Comfort

I began helping an elderly woman in our community recently.  I want her to remain anonymous; suffice it to say she is energetic, funny and 89.  I have been to her home twice.  I stayed for 2 or 3 hours, helped her clean, helped her begin to sort and pack up her history.  Her kids want her to move to assisted living, she does not want to leave home.  Anyway, I let her tell me what she wanted done and I did it.

The first time I went I was asked to stop working and have lunch.  I confess, I wanted to keep working and get on with my day.  She was heating up soup and I could tell she wanted to talk, so I sat down at her kitchen table and had a bowl.  I was rewarded with this story:

My Daddy worked for the forestry service and he was gone a lot.  Daddy was a good man, he always made sure we had two things; a house in town since we didn’t have a car, and a wood stove or fireplace so we would be warm.  The forestry service gave Daddy a car once a month so he could come home.  He was there long enough to get Mama pregnant and then he left again.  Mama had 5 babies in 7 years.  We moved a  lot because of Daddy’s job.  For a while, we lived in a little town in Tennessee.  We had a neighbor, Mr. Jim.  He would come by and cut wood and check on us, knowing Daddy had to be gone.  Back then, I got ear aches, bad ones.  Sometimes I ran a fever.  One night, I had a bad ear ache  and a fever.  Mama called Mr. Jim.  He came over to our house to blow smoke in my ear.  Mr. Jim brought his pipe.  He sat down at our kitchen table and lit his pipe, puffed on it.  Then he pulled me up in his lap and blew smoke in my sore ear, real slow and steady.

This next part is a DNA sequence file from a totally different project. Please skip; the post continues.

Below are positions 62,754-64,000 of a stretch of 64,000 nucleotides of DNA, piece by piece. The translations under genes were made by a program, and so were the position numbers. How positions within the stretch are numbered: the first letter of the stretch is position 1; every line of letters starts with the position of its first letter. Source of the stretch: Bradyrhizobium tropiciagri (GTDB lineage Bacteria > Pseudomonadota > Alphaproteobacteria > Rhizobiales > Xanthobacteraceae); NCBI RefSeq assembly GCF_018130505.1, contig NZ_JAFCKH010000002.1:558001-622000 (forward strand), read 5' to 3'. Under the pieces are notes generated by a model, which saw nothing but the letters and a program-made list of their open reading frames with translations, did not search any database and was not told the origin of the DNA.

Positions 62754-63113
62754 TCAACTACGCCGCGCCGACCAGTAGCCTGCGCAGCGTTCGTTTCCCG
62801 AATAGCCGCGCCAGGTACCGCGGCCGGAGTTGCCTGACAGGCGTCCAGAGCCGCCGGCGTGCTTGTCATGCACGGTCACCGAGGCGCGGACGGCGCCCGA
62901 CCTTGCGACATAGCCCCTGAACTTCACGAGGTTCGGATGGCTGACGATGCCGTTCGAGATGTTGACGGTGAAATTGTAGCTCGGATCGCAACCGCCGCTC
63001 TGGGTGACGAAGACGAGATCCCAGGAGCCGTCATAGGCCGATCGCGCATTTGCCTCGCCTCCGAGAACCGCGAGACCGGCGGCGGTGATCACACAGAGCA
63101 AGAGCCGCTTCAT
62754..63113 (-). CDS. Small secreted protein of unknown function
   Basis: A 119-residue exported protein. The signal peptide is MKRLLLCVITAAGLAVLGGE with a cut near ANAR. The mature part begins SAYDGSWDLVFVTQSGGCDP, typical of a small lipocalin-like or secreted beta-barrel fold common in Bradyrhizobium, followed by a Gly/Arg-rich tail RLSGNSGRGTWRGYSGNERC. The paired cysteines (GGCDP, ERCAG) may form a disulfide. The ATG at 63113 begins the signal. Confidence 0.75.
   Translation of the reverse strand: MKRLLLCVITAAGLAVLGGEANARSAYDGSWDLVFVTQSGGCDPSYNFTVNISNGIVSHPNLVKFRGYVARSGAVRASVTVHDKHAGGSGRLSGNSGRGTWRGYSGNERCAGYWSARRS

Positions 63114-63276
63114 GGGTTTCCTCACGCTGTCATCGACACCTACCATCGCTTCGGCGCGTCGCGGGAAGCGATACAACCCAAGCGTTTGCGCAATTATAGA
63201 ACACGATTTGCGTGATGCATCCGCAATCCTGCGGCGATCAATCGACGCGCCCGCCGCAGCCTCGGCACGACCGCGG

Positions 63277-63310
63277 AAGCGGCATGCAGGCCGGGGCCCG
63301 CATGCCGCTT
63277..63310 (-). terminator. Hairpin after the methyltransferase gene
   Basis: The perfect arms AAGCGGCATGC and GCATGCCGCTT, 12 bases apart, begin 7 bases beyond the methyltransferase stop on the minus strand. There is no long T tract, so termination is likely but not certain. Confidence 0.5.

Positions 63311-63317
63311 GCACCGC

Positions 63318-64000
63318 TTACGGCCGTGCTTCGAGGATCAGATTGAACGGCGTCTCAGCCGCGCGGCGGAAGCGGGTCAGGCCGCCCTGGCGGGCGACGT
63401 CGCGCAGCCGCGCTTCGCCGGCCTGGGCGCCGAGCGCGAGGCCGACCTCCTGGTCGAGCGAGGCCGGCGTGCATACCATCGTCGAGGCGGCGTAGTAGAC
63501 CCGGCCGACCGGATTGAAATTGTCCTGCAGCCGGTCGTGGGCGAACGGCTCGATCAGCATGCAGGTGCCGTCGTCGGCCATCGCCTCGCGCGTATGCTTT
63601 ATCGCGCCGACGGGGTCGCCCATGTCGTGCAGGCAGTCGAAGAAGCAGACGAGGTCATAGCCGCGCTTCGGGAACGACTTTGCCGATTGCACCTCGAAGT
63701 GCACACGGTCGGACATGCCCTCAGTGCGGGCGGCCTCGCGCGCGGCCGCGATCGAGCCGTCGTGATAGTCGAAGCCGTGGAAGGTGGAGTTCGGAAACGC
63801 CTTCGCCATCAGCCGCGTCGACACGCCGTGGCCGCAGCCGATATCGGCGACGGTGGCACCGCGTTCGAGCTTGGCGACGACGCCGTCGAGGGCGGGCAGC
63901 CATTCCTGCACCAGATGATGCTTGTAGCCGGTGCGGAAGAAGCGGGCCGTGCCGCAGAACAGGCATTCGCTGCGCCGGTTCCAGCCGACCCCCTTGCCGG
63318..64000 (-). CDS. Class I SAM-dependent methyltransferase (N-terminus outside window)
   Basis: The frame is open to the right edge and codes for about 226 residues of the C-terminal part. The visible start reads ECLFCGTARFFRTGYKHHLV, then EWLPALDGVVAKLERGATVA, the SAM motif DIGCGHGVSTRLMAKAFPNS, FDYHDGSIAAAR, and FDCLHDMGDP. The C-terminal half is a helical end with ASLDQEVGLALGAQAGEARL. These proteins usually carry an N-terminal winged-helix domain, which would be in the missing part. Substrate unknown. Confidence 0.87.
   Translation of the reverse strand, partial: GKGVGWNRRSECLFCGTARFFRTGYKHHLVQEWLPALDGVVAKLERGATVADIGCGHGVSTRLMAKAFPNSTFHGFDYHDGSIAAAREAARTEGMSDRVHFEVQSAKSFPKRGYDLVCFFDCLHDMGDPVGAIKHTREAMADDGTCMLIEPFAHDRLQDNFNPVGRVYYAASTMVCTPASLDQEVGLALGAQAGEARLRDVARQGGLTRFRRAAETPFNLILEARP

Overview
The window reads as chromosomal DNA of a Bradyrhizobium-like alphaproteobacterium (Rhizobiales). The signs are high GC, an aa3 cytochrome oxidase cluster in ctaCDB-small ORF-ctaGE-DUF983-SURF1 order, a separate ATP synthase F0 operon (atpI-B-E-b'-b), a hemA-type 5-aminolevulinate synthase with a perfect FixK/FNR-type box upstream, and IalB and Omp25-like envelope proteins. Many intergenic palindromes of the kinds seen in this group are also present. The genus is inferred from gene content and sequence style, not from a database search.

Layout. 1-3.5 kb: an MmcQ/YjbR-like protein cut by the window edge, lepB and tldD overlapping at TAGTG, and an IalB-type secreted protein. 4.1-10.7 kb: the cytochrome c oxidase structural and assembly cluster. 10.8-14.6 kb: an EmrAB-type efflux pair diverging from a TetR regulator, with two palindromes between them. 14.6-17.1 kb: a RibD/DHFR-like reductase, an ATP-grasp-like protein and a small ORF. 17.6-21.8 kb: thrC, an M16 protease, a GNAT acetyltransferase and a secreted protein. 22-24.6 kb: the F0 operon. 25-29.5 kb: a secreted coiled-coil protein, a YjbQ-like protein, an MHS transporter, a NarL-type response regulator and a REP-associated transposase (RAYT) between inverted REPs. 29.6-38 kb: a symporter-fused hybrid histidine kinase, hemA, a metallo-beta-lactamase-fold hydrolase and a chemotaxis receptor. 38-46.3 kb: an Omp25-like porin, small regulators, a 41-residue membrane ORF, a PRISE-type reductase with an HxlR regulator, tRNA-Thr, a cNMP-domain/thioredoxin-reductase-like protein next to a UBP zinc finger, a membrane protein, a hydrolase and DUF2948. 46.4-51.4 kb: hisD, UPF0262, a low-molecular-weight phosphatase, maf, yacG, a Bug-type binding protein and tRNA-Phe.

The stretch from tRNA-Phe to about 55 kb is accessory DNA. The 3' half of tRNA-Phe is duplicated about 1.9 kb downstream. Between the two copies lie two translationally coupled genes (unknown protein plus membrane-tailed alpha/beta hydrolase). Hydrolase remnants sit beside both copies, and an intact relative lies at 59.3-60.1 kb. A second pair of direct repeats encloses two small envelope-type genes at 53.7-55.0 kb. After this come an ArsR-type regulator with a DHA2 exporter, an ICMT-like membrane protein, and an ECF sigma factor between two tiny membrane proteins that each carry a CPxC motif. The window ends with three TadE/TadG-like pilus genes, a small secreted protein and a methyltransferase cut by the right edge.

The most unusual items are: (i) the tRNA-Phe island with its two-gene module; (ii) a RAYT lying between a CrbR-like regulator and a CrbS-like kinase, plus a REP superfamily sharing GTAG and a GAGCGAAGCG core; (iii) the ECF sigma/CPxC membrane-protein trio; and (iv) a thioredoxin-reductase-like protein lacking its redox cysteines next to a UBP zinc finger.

At this point, I interrupted the story to ask, “Did it work?  Did the smoke in your ear cure your ear ache?”

Mr. Jim thought it did.  So did Mama.  Either way, it was a comfort to sit in his lap when I was sick and Daddy was gone.”

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